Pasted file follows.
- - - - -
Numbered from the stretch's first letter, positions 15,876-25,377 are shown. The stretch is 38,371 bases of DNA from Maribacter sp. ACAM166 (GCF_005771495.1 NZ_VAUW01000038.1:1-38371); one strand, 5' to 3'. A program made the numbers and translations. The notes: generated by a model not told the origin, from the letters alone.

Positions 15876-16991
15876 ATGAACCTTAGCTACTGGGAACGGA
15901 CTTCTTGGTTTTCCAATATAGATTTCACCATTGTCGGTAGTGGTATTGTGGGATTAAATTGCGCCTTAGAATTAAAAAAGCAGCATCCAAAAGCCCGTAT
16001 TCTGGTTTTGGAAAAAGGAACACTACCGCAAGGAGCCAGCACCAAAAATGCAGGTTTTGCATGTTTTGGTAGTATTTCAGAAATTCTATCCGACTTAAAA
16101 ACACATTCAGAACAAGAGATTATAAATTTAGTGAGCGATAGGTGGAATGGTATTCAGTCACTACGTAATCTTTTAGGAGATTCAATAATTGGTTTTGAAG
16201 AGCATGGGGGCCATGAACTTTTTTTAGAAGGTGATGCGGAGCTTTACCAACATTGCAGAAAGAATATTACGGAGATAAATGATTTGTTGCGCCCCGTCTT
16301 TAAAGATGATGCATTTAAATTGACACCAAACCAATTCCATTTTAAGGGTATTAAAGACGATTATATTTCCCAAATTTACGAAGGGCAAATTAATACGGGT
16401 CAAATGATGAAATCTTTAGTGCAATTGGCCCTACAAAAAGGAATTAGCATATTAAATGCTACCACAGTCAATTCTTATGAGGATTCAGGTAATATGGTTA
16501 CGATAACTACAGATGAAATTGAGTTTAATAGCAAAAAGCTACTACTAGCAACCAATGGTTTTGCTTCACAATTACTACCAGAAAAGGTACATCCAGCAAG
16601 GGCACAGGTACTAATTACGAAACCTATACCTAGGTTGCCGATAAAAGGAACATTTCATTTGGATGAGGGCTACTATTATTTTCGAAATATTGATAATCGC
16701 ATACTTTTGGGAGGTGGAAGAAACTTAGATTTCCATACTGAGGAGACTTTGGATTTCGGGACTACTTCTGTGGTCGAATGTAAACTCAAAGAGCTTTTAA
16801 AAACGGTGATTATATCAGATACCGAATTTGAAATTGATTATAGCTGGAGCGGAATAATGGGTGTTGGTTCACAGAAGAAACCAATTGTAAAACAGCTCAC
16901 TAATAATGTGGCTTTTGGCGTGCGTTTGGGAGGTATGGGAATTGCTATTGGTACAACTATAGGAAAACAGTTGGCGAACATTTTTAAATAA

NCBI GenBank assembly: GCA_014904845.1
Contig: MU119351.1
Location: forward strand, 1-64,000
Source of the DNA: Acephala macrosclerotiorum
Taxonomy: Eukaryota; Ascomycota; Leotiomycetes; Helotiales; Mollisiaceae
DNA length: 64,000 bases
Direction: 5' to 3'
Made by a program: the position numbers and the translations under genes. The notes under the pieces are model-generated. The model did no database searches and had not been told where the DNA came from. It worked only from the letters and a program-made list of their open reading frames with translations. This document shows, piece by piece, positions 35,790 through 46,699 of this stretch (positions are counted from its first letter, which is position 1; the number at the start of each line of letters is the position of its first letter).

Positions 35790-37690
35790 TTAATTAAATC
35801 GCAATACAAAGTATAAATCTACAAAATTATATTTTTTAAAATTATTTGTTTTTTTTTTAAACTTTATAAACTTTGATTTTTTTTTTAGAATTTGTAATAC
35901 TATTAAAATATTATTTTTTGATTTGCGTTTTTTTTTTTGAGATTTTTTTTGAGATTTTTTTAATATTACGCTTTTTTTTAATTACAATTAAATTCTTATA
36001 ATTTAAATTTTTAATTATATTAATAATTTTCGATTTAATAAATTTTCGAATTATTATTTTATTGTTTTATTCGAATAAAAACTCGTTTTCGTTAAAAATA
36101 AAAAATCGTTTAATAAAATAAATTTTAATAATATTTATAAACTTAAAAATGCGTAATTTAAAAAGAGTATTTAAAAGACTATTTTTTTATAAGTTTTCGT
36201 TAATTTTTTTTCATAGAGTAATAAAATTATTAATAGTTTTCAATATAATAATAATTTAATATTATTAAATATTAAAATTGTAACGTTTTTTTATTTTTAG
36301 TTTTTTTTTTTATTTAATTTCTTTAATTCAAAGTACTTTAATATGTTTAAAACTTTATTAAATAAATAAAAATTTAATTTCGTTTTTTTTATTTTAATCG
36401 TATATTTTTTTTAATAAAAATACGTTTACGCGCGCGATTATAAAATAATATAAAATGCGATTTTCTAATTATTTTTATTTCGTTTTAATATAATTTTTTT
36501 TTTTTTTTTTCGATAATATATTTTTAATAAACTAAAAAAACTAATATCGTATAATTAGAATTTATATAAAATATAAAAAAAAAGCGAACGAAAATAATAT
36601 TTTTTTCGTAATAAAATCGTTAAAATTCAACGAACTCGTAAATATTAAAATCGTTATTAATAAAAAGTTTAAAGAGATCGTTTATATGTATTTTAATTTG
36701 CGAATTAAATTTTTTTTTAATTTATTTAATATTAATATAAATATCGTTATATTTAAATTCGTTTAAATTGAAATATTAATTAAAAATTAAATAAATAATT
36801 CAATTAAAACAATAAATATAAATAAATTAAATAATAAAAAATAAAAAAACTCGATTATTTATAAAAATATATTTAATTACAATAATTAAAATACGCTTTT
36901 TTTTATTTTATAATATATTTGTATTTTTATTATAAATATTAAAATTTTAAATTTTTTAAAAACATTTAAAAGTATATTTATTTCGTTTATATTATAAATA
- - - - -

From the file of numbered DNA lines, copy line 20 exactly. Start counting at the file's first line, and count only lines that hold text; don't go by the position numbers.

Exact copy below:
DNA length: 64,000 bases